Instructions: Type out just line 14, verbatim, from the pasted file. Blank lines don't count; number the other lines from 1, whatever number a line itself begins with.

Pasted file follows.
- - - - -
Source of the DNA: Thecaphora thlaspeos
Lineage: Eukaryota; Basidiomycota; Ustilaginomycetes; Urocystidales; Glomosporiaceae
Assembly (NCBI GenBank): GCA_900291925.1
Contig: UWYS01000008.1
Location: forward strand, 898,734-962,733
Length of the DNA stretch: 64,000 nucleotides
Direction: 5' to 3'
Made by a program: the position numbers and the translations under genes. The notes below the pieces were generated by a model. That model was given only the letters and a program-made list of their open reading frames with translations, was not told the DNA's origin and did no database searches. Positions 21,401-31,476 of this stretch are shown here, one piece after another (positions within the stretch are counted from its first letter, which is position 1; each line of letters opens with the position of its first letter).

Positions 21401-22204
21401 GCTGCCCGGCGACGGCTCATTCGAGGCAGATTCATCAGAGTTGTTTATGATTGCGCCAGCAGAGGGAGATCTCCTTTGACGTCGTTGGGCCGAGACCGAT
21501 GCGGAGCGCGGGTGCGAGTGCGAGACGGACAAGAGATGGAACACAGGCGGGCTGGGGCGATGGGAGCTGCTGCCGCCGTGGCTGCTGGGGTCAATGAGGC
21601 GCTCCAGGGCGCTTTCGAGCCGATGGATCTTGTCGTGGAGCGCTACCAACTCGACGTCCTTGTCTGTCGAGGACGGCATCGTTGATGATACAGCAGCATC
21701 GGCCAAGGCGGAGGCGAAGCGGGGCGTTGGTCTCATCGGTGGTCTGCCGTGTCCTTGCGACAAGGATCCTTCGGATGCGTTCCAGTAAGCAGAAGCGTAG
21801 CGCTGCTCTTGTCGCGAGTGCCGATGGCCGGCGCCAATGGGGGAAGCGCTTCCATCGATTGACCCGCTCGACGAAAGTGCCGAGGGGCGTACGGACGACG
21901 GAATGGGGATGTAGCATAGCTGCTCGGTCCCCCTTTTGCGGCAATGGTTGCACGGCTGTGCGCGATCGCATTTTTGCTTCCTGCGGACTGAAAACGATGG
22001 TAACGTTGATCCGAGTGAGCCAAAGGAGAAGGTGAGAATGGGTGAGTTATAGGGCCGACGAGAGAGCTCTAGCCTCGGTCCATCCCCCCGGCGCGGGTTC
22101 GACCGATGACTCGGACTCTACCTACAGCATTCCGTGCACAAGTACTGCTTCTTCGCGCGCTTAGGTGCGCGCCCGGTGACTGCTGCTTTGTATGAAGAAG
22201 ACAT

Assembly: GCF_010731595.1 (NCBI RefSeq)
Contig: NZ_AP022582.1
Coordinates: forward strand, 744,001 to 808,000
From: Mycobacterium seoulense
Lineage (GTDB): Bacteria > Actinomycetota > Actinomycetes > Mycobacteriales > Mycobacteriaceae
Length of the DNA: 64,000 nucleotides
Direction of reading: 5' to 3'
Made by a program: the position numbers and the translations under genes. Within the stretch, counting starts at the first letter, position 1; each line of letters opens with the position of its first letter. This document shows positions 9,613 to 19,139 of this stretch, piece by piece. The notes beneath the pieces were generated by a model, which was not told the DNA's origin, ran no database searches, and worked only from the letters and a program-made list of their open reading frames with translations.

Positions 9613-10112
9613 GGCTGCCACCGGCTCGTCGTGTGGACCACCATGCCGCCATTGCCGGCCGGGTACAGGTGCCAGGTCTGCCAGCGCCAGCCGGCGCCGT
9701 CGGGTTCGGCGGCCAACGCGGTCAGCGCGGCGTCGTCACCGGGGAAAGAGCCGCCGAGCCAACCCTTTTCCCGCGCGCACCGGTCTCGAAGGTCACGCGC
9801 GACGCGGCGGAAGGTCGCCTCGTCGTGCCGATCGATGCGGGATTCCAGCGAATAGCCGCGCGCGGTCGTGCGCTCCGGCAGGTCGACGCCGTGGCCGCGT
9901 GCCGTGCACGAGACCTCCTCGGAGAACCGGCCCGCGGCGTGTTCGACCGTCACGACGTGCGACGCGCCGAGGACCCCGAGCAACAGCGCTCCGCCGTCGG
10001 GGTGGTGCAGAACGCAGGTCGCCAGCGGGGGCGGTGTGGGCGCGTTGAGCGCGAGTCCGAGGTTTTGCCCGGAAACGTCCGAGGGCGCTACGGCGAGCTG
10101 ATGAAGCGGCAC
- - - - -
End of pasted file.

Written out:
21801 CGCTGCTCTTGTCGCGAGTGCCGATGGCCGGCGCCAATGGGGGAAGCGCTTCCATCGATTGACCCGCTCGACGAAAGTGCCGAGGGGCGTACGGACGACG